By Katie Gutierrez
He slipped off his ring—platinum, engraved to resemble the filigree of an old cowboy boot or antique gun—and handed it to me. “What does it say?” he demanded.
Around us, white lights twinkled from the branches of thick heritage oaks. Other circular tables surrounded ours, wine glasses winking in the pass of headlights. South Congress bustled on a November evening still warm on our skin, though a cool underbelly promised change.
I looked from my husband to his daughter, fifteen years old to my twenty-seven. She looked nine again, the age she was when I’d met her in Seattle and she’d given me a cool, appraising glance over her father’s shoulder. Later that trip, she’d held both our hands, swinging between us with laughter thrown up to low black clouds.
“Guadalupe,” I whispered, hot with shame.
“What does it mean?” His jaw was clenched, his eyes—so much like hers—fierce with devastation.
“I don’t want to do this.”
“Say it,” he said.
Robotically, as if I had no choice: “To remind us of better times.” Specifically, that afternoon in the Guadalupe River, where we’d draped our clothes like blankets over the mesquite and lowered ourselves by rope into the cool green water, which accepted us quietly, wrapped around us as my legs wrapped around him, and I thought—This. This is our best moment together. As if I were already cataloguing them, already knew that one day, I would need to remind myself. Would need to ask: even if it was the best, was it enough?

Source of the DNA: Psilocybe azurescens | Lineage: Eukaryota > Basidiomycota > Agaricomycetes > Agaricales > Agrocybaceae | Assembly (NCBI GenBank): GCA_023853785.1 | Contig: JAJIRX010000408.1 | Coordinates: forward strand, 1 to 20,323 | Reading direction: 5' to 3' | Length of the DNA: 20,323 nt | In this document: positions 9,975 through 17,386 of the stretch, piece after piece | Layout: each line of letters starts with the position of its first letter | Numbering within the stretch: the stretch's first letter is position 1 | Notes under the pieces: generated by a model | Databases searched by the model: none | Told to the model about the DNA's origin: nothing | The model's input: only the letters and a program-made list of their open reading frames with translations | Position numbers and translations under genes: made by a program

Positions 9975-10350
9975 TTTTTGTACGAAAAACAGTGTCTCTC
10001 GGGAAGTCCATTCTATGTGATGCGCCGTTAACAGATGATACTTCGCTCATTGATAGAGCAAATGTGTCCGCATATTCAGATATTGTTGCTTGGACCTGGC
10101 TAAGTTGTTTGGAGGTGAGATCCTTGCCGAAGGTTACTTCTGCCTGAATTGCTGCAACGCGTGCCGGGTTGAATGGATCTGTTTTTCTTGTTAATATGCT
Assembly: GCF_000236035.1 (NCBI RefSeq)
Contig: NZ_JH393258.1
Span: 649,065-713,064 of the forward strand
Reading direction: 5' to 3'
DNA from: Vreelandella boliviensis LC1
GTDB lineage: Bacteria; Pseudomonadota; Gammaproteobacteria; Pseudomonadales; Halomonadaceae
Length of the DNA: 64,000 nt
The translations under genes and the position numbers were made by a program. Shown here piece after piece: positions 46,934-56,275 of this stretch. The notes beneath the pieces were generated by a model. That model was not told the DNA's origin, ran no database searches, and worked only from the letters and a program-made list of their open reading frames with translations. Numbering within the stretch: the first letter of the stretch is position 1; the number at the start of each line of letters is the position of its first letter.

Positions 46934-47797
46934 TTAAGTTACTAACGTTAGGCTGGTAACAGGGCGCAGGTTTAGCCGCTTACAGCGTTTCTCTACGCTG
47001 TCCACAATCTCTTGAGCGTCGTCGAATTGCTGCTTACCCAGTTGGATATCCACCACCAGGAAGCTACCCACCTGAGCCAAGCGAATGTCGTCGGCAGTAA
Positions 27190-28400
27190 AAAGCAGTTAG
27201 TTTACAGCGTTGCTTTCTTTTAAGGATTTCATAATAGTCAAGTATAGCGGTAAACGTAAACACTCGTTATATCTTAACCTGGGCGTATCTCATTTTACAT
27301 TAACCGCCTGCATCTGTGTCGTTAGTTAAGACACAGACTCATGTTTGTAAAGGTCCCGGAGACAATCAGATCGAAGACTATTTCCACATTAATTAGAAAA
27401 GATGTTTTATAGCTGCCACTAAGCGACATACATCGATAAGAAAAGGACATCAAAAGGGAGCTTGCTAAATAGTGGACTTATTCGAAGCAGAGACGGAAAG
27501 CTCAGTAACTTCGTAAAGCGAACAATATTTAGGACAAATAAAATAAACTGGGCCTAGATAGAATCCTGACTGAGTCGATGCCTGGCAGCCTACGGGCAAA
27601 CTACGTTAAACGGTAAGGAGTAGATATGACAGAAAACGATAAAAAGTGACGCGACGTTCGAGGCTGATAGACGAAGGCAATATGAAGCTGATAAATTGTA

“What’re you going to do, Katie?” he asked. “Tell us both.”
She’d moved in with us that March, after sleeping on a couch for too long at her mother’s house. The week she started eighth grade, she sent me a text: Omg Katie there’s someone here shooting please come get me. Even now, the edges of my vision blur when I remember it. The panic, the terror, the maternal protectiveness that unfurled like wings, so suddenly and completely that I couldn’t breathe. I’m under a desk please hurry I’m scared.
I texted her back, called, scrambled into clothing (it was morning and I worked from home), called her father, called the school. The woman who answered was perky and calm, which didn’t stop me from babbling, “Yes, my stepdaughter—she, she said there was a shooter, I want to pick her up, is everyone okay, where should I go?” In the silence that followed, I heard myself the way she must have heard me: hysterical. Wrong.
“Ma’am, there’s no shooter here.” Her voice hardened. “Who is your stepdaughter?”
The phone calls came quickly after that: the assistant principal, the principal, a school police officer. She would be suspended. She could be arrested.